Key takeaways

  1. Global growth indicators improved, leading to a solid start for stocks in Q1 of 2024
  2. Bond yields pushed higher; prices lower
  3. Earnings growth was a key factor in driving stock prices higher
  4. The Fed is expected to cut interest rates later this year despite the relatively high inflation
  5. Non-US stocks held back by strong US dollar

Stocks got off to a solid start in 2024 as global growth indicators improved.

The Morningstar Global Markets index rose just under 8% for the quarter. 

Meanwhile, those same signs of stronger economic growth pushed bond yields higher.

The US Treasury yield for 10-year bonds rose 0.33% to 4.20%, resulting in the Morningstar Core Bond index ending the quarter slightly negative.

Here is our analysis of what happened and what it might mean looking forward.

Earnings growth powers stocks higher

Profit growth appears to be accelerating, based on the financial results companies reported over the last couple of months.

In general, companies not only posted better-than-expected profits for the current quarter, but management teams expressed increasing optimism about the remainder of 2024 being strong. This combination was the main reason why stocks reached all-time highs in March.

A few notable themes emerged from these company reports. For consumer-based firms, we heard many companies say they could no longer raise prices as rapidly as in 2022 and early 2023. The days when companies could boost profits simply by raising prices seem to be over. To compete now, they will have to shift their focus to selling higher volumes of goods.

This is a very positive development for the broader economy. First of all, it suggests that inflation pressures are subsiding. But just as importantly, when companies grow profits by raising prices, that has little ancillary benefit to other businesses. 

Conversely, when a company increases the amount of goods it sells, the benefits are spread wide. It means more business for suppliers, transportation companies, retailers, advertising, and so on. 

In other words, when a company raises prices, it is the only one that benefits. However, when it sells more products, multiple businesses benefit.

In 2022, the economy was characterized by high inflation and low sales volume. In 2023, that flipped to a lower-inflation, higher-volume sales economy - a much healthier environment that we believe increases the odds of a sustained period of strong economic growth.

An investment boom?

Another central theme of this earnings season was the acceleration of business investment, which occurs when firms spend money to expand production, improve productivity, or invest in research and development. 

Accelerated business investments indicate that companies are becoming more optimistic about the economy in the short term. This can create a positive feedback loop, where one company’s investment spending is another company’s revenue. 

Put simply, when optimistic companies ramp up their spending, it often sparks a ripple effect, prompting other companies to do the same.

Investing in productivity enhancements has a significant positive impact on the economy in the long run. It allows companies to produce more with the same number of workers, increasing broad economic productivity.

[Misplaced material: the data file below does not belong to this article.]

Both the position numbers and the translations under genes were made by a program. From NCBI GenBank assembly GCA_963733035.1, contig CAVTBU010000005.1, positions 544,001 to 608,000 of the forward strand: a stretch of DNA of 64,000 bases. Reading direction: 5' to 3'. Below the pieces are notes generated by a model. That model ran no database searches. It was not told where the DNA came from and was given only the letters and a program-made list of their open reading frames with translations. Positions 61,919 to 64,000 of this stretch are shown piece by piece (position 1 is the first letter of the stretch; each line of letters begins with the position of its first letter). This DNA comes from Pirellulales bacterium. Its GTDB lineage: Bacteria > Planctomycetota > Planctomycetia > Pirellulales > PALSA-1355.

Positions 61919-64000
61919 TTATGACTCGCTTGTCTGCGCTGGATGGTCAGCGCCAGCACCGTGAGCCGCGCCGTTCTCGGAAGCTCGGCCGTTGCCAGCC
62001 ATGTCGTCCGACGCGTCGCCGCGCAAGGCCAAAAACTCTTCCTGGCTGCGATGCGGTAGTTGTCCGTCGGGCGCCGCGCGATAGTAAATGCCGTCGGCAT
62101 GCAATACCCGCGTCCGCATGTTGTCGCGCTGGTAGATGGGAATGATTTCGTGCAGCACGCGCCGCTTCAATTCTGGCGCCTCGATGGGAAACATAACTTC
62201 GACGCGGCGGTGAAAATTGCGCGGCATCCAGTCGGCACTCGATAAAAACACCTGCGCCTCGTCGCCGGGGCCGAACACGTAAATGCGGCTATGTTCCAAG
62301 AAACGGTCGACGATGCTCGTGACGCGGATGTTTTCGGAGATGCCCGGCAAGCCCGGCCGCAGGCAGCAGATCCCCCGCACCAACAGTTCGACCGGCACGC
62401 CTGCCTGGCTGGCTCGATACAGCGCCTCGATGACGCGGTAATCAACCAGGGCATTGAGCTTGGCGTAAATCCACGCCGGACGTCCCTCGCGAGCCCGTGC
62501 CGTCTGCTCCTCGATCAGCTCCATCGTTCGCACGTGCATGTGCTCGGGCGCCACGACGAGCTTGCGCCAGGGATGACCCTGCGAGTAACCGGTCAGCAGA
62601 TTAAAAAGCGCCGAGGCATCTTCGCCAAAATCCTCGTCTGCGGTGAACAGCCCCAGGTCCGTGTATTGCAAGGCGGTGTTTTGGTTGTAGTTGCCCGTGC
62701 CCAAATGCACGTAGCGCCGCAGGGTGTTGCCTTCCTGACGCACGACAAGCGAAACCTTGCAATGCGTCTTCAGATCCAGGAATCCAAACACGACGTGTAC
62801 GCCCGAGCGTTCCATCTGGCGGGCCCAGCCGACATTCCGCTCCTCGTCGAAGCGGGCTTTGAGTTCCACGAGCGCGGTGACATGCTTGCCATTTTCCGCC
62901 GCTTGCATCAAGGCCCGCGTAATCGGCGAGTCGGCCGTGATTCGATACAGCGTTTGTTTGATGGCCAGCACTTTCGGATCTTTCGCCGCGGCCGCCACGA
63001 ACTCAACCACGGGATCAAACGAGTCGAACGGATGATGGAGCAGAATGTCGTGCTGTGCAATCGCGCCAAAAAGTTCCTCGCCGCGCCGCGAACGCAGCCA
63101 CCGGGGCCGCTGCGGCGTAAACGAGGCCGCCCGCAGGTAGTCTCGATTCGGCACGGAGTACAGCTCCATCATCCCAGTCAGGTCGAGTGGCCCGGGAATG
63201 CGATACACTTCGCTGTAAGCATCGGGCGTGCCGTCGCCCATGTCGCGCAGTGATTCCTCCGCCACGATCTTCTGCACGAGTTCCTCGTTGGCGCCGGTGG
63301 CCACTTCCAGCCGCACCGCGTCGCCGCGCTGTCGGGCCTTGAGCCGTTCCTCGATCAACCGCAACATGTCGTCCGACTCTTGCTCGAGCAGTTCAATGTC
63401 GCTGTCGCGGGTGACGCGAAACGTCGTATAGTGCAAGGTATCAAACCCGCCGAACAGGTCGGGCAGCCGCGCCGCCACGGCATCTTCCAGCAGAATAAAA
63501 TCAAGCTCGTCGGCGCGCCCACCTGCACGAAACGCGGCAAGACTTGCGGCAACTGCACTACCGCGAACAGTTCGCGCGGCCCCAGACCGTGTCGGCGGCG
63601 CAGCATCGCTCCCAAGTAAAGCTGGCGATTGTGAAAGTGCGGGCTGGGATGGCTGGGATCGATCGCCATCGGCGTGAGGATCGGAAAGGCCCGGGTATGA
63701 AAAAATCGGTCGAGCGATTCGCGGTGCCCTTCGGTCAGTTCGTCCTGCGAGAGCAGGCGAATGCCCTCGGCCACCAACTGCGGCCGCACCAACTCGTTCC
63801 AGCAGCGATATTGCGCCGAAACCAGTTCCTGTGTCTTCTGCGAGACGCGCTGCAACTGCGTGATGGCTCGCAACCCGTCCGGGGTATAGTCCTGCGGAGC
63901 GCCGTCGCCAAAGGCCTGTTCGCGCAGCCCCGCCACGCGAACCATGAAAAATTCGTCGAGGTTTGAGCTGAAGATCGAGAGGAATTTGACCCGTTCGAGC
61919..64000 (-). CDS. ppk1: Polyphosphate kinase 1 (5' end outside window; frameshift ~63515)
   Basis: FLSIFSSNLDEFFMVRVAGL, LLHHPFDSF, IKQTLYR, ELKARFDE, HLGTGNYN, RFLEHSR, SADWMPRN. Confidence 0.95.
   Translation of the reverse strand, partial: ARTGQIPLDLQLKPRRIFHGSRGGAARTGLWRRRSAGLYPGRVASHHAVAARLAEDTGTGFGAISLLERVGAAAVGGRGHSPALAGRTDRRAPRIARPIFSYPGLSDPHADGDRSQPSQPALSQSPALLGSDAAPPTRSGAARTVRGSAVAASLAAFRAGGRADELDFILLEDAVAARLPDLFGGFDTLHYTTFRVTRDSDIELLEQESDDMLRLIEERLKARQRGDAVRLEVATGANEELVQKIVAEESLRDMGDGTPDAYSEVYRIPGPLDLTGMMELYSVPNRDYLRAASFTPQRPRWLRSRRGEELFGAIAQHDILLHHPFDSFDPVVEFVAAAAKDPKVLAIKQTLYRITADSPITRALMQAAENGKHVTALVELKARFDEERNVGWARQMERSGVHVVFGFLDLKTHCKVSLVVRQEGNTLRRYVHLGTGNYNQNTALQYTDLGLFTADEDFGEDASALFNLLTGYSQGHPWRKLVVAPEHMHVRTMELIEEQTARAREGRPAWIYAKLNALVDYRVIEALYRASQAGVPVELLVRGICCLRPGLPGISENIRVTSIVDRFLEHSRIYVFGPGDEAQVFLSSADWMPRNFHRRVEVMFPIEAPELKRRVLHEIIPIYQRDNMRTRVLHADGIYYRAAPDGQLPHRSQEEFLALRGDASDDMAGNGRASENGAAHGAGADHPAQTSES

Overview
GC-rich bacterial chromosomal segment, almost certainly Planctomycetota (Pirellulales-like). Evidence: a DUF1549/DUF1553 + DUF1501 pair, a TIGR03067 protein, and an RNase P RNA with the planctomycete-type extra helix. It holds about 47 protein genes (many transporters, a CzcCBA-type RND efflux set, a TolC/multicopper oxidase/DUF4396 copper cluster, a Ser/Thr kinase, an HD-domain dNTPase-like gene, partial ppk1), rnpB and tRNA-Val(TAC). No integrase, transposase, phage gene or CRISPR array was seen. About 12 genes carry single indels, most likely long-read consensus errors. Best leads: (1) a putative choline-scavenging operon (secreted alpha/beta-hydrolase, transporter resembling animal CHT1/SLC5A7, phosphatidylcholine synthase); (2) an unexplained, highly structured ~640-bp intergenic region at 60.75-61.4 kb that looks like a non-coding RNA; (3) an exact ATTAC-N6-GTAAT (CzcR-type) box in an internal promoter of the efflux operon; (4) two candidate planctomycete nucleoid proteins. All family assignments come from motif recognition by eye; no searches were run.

Artificial intelligence (AI) investments were an important factor in the first quarter. The semiconductor industry reaped the most reward from the AI boom, returning over 39.2% as the best-performing segment in the S&P 500.

However, the benefits have had a widespread impact. Take, for example, the manufacturing industry: Construction spending by manufacturers was roughly flat from 2014 to early 2021 but has more than doubled in the last two years.

Manufacturer spending on new facilities from 2016 to 2022.

Source: Census Bureau

The pivot to volume sales growth and increased business investment have resulted in a fairly broad market rally. Of the 68 industry segments in the S&P 500, 52 were positive this quarter, and 25 returned at least 10%. 

Facet’s ETF mix benefits from an overweight of quality

Facet’s main equity ETF allocation benefited from being overweight “quality” companies.

"Quality" companies have relatively low debt burdens, fairly high profit margins, and more consistent revenue than others. 

This overweight resulted in Facet’s portfolios having more of our technology weighting in semiconductors, which benefited from the AI spending boom. We were also overweight online advertising providers and underweight debt-heavy traditional telecommunications companies. 

Those companies benefited from increased ad spend by consumer companies looking to accelerate sales growth. These two weighting differences added approximately 0.3% to Facet’s results relative to the Morningstar Global benchmark.

In addition, we modestly increased our allocation to US mega cap growth companies. By “mega cap,” we generally mean companies with a market value of $50 billion or more, or approximately the 250 largest US companies. If this investment boom continues, we think larger companies in faster-growing sectors (e.g., technology and telecommunications) will benefit most.

Could optimism turn into “irrational exuberance?”

The swift surge in stock prices over the last six months has sparked concerns that the market may be overly optimistic.